Linkdump for April 27th through May 17th

An automatically generated list of links that caught my eye between April 27th and May 17th.

Sometime between April 27th and May 17th, I thought this stuff was interesting. You might think so too!

  • The Case of the Stolen Source Code: Last week, for about three days, the macOS video transcoding app HandBrake was compromised. One of the two download servers for HandBrake was serving up a special malware-infested version of the app, that, when launched, would essentially give hackers remote control of your computer. // In a case of extraordinarily bad luck, even for a guy that has a lot of bad computer luck, I happened to download HandBrake in that three day window, and my work Mac got pwned. // Long story short, somebody, somewhere, now has quite a bit of source code to several of our apps.
  • JSON Feed: Announcing JSON Feed: We — Manton Reece and Brent Simmons — have noticed that JSON has become the developers’ choice for APIs, and that developers will often go out of their way to avoid XML. JSON is simpler to read and write, and it’s less prone to bugs. So we developed JSON Feed, a format similar to RSS and Atom but in JSON. It reflects the lessons learned from our years of work reading and publishing feeds.
  • Let’s discuss the Linguistic & Pragmatic use of the [“N-word”]: No matter what your intentions, the word WILL mean something different depending on your relative status. Language is circumstancial.
  • The neural network writes the episode list for next season’s Dr. Who: I’ve trained this open-source neural network framework on a variety of datasets, including recipes, Pokemon, knock-knock jokes, pick up lines, and D&D spells. Now I give you: training a neural network on the complete list of Dr. Who episodes.
  • What we really need is an adaptation of the original 1740 The Beauty and the Beast: So were you aware that the The Beauty and the Beast story we all know is a heavily abridged and rewritten version of a much longer novella by Gabrielle-Suzanne Barbot de Villeneuve?  And that a lot of the plot holes existing in the current versions exist because the 1756 rewrite cut out the second half of the novella, which consisted entirely of the elaborate backstory that explains all the weird shit that happened before?  And that the elaborate backstory is presented in a way that’s kind of boring because the novel had only just been invented in 1740 and no one knew how they worked yet, but contains a bazillion awesome ideas that beg for a modern retelling?  And that you are probably not aware that the modern world needs this story like air but the modern world absolutely needs this story like air?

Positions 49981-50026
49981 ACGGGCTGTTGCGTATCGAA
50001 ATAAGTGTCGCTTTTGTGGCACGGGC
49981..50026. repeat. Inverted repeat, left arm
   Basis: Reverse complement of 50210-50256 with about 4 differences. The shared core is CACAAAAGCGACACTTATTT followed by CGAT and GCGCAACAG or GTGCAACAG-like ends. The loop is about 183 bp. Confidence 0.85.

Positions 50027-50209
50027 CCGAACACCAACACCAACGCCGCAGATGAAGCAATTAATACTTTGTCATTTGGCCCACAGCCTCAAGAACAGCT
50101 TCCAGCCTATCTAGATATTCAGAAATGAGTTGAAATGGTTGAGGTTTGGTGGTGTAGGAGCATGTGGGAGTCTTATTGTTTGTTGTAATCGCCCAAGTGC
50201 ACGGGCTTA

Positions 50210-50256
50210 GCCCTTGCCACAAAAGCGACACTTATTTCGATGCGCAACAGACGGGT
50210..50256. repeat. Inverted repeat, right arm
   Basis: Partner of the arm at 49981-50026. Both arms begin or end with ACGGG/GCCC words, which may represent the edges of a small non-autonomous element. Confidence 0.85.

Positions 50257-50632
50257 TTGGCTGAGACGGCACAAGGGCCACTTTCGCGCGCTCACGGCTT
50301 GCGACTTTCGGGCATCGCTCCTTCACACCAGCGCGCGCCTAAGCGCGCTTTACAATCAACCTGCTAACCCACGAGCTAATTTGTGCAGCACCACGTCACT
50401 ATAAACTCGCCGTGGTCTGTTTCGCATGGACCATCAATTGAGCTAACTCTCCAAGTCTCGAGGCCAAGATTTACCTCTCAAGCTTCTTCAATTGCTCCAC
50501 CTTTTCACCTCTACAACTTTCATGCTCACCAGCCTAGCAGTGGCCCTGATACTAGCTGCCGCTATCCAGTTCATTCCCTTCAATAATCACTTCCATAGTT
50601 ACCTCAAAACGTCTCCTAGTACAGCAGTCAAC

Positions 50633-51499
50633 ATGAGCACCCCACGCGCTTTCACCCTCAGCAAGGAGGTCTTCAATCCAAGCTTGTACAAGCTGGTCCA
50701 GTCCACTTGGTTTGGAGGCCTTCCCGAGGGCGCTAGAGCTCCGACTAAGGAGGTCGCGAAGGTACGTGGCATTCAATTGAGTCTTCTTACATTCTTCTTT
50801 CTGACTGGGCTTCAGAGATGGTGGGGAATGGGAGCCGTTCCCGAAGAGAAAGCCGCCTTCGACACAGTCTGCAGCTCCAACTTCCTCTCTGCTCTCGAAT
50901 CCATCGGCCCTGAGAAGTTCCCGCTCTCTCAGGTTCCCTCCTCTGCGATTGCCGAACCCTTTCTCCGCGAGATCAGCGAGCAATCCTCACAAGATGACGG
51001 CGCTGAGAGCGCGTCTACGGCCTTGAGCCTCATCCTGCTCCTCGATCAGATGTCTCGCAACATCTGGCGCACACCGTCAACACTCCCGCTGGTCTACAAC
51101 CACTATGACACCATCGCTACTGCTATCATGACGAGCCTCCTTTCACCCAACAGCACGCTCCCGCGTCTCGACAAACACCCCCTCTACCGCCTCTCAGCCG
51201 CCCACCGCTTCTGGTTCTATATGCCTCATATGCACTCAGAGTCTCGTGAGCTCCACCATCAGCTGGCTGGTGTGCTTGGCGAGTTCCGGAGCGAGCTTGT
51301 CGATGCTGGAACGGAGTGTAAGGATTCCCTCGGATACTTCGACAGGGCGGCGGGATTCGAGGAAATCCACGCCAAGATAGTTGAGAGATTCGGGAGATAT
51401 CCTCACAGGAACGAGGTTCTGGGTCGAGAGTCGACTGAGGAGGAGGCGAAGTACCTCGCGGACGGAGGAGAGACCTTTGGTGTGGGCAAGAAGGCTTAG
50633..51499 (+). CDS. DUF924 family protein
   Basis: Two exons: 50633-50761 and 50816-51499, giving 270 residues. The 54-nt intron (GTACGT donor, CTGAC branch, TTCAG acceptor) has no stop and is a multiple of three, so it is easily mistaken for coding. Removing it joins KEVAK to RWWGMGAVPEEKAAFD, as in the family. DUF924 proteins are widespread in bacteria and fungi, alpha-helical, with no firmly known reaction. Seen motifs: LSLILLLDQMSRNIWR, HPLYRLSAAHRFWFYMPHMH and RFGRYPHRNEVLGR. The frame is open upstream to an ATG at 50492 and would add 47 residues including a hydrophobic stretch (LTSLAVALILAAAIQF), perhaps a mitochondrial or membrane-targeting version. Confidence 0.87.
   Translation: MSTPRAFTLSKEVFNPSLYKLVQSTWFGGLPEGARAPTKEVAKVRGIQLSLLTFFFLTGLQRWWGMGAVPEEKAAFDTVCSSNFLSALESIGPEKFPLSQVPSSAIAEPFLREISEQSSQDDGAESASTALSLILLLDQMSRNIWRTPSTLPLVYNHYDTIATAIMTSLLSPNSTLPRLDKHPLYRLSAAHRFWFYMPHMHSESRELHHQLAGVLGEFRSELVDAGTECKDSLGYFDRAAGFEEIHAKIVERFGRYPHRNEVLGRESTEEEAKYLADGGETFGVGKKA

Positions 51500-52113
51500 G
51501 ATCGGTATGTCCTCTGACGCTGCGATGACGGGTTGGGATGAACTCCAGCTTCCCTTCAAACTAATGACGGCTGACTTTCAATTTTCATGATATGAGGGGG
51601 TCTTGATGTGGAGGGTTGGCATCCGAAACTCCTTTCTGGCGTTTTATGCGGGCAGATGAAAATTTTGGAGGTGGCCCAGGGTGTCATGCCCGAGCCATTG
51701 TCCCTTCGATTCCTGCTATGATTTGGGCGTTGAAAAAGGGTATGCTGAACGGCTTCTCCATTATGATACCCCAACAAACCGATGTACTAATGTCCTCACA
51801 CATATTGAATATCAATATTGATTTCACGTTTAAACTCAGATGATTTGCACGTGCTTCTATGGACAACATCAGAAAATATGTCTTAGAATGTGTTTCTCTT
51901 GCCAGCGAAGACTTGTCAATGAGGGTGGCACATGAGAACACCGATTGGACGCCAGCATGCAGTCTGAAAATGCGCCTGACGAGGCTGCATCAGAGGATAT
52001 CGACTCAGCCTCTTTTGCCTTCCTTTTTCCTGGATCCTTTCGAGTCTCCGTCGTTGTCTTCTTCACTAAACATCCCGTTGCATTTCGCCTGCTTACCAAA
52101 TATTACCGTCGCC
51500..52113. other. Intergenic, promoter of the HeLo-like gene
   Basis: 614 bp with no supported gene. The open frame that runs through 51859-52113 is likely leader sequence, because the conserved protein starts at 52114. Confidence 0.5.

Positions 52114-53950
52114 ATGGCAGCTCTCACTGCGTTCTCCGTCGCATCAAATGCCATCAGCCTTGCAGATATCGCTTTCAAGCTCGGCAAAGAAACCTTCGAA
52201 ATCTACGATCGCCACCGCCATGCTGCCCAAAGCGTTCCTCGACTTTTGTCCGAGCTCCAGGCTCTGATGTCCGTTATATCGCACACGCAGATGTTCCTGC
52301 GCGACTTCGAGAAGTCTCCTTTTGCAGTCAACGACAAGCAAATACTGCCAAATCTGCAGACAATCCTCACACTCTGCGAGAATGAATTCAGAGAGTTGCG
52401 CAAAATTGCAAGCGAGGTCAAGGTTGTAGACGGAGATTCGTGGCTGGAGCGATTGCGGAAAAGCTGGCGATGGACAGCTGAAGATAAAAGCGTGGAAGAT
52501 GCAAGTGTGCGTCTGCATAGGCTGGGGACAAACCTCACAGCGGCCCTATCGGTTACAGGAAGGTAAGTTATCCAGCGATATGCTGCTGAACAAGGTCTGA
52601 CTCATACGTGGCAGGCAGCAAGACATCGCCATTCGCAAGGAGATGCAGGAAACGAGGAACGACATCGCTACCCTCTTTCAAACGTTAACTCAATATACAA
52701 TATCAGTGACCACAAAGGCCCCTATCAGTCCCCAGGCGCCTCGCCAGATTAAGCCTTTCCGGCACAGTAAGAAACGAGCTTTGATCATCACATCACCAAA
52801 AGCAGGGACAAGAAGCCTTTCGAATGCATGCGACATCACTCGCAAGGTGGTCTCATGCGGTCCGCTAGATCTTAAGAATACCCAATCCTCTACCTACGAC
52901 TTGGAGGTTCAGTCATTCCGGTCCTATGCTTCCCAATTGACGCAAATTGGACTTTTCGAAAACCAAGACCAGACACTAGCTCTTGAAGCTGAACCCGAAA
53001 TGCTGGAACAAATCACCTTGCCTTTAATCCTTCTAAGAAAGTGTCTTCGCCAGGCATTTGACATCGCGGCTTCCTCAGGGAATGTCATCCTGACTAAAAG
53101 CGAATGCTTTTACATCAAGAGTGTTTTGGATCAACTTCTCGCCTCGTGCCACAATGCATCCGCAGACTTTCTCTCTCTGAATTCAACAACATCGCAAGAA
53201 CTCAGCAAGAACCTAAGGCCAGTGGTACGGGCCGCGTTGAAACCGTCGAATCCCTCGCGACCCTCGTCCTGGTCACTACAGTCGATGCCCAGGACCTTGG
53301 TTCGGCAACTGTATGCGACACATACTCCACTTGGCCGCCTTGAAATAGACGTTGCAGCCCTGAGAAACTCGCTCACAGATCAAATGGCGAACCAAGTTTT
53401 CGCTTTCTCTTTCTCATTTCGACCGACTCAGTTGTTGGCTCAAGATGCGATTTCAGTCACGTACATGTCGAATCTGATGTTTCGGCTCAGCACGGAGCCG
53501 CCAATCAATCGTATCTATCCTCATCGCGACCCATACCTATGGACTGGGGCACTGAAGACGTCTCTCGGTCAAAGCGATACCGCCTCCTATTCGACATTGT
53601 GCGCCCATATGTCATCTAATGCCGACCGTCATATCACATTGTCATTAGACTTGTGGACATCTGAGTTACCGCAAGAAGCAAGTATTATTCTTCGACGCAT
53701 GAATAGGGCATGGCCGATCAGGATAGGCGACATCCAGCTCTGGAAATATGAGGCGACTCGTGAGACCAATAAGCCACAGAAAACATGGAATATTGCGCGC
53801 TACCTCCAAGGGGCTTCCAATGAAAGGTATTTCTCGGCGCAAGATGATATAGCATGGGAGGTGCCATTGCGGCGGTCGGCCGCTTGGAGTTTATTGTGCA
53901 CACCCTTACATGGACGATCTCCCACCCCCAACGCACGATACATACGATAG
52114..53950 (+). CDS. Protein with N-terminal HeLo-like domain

Facebook ‘Dislike’ Button Suspicion

I just got an invite to a Facebook group titled ‘DISLIKE BUTTON is here – ADD it now!’. After looking this group over, I have _very_ strong suspicious about it, and my first impulse is to recommend that everyone ignore it.

I just got an invite to a Facebook group titled “DISLIKE BUTTON is here – ADD it now!”. After looking this group over, I have very strong suspicious about it, and my first impulse is to recommend that everyone ignore it.

First: Facebook still isn’t adding a ‘dislike’ button. This is a third-party software hack, and has nothing to do with Facebook. Admittedly, the group does admit this on their info tab — but placed so far down the page that most people will never see it. This is shady.

Second: The instructions on how to add the dislike button have very little to do with adding a dislike button, and everything to do with getting as many people as possible to look at the group. Out of five ‘installation’ steps, only one — the last one — has anything to do with installing the button. The other four are just about spamming the group out to everyone on your friends list. This is shady.

Third: The dislike button itself is a Firefox browser add-on, and will not work for anyone using Internet Explorer, Safari, or any other browser. This is not mentioned anywhere on the dislike button group page. This is shady. Also, because they stress that you have to invite all your friends to the group before adding the button, many people will not realize that the button will not work for them until after they’ve already spammed all their friends. This is doubly shady.

Now, I don’t know what the dislike button Firefox add-on actually does or does not do once it’s installed on someone’s computer. However, given that they’re being sneaky about the entire process, and seem more concerned with getting their software on as many computers as possible, this doesn’t look good to me.

If you get an invite to the dislike button group, I strongly suggest ignoring it. if you use Firefox and have already installed the Firefox addon, I strongly suggest removing it. I don’t know that it’s bad, but from what I can see, I strongly doubt that it’s good.